I think that writing a good song or designing a nice chair is a skill you can learn.
The problem is that learning to write or design is not like memorizing the capitals of the 50 states. For me, that sort of rote learning is like gathering up a good collection of bottle caps and stashing them in a drawer.
Learning to design and write, on the other hand, is more like building a bottling machine when you’ve never even seen one before. You have to assemble lots of unfamiliar parts and get them working in concert.
One common piece of advice is to visit lots of other bottling plants to see how their machines work. In other words, listen to a lot of really good music to learn to write a song. Look at a lot of really beautiful pieces of furniture to learn to design your own pieces.
I give that piece of advice all the time. But it leaves out an important first step. You first need to learn to see and to listen. And learning to see or listen is damn hard.
That’s because when we look at a piece of furniture or listen to the radio, our brain simplifies the stimulus into a single object or sound, when it really is a combination of a bunch of complex shapes and sounds.
How do you force yourself to see? Here’s how I do it.
It came by accident when I was working on “Campaign Furniture.” Many of the drawings in that book are tracings that I made of photos I’d taken in years prior. As I traced each piece, I was forced to examine the shape of every turning, moulding and component. I had to draw both the major forms and all the minor details. In other words, it forced my brain to stop seeing the whole piece and focus on all the small elements.
As I traced more than 100 pieces, I began to see obvious patterns. The handles of campaign chests were spaced above the centerline of each drawer. The stacking chests had drawers that refused to graduate (Fibonacci is a fibber). Sometimes the pieces got away with awkward drawer arrangements that looked dang good.
I also noticed so many little details. The best chests used drawer blades that were hidden – a detail I missed until I started drawing them. And I got a great feel for the beads and tapered cylinders that made up the feet of the chests.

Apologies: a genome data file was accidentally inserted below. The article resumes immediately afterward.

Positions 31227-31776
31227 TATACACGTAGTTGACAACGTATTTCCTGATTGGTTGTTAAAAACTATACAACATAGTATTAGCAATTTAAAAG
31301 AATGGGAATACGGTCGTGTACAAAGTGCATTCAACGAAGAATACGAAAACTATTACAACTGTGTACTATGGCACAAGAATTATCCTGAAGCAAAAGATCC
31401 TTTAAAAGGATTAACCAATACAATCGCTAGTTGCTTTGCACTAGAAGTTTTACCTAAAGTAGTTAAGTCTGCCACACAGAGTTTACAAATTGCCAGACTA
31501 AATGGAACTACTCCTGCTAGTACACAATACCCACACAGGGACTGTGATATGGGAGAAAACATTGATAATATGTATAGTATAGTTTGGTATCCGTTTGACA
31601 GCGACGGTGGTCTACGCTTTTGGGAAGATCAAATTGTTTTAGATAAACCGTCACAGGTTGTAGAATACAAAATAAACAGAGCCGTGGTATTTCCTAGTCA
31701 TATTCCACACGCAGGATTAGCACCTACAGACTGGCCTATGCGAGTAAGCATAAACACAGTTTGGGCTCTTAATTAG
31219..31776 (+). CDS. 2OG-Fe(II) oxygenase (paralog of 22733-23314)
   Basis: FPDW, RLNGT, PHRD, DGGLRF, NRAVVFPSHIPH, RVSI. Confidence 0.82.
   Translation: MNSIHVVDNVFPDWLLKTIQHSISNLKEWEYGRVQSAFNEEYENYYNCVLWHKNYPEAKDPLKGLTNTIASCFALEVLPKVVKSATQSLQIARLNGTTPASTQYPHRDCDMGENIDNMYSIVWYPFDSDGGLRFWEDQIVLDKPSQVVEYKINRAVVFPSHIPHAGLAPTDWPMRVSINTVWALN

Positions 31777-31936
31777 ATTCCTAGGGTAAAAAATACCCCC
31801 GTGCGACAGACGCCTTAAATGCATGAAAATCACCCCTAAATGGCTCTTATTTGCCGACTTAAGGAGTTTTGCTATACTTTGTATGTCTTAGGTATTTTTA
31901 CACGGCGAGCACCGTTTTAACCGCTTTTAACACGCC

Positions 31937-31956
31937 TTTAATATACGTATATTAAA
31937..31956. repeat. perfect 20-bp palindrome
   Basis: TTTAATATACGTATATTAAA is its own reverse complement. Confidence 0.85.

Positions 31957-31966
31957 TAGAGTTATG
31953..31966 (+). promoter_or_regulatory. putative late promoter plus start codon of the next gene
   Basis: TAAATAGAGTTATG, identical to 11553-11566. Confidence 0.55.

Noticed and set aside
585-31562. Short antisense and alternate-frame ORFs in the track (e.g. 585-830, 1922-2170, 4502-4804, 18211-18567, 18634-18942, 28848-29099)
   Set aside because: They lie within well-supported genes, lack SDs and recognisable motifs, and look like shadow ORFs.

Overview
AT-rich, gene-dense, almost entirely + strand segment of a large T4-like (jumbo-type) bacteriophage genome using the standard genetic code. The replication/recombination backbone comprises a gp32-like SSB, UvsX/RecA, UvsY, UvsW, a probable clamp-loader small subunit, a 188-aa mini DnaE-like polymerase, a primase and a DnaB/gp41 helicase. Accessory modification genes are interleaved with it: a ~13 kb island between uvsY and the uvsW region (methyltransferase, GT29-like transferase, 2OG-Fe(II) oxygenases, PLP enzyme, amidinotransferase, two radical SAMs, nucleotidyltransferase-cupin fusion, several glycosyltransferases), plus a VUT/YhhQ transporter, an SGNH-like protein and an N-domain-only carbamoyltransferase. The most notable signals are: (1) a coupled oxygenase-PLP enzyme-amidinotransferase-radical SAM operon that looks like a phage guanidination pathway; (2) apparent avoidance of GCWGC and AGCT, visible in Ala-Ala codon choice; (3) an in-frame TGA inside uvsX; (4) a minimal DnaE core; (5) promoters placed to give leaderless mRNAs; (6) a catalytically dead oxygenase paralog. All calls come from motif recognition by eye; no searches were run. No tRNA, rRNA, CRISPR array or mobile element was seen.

So when I decided to stop copying old stick chairs and strike out on my own, my first step was to buy a pad of tracing paper at the grocery store. I then opened the enormous folder on my laptop of chairs that I love, picked the 50 best and printed them out. Then I began tracing them.
To be honest, once I started tracing chairs, it was difficult to stop. My pencil forced me to see so many things I had glossed over before. Chair shapes that I thought were complex were reduced to the squares, circles, rectangles and arcs I learned at Robin Wood Elementary.
I saw – for the first time – how certain elements were grouped together. Many beginners think that a design element should be carried throughout the entire piece. Matchy-matchy – like Garanimals. That’s how we got the California Roundover style, the nadir of furniture during my lifetime.
Instead, I learned how circles and rectangles worked together with the occasional irregular curve to make something that looks right.
I know, this is a boring and arduous way to learn design. There’s no Zen koan. Instead, it is a gradual revealing of the structure behind our world – one pencil stroke at a time.
— Christopher Schwarz
P.S. And if you want to learn to write a good song (and to learn to listen), try this.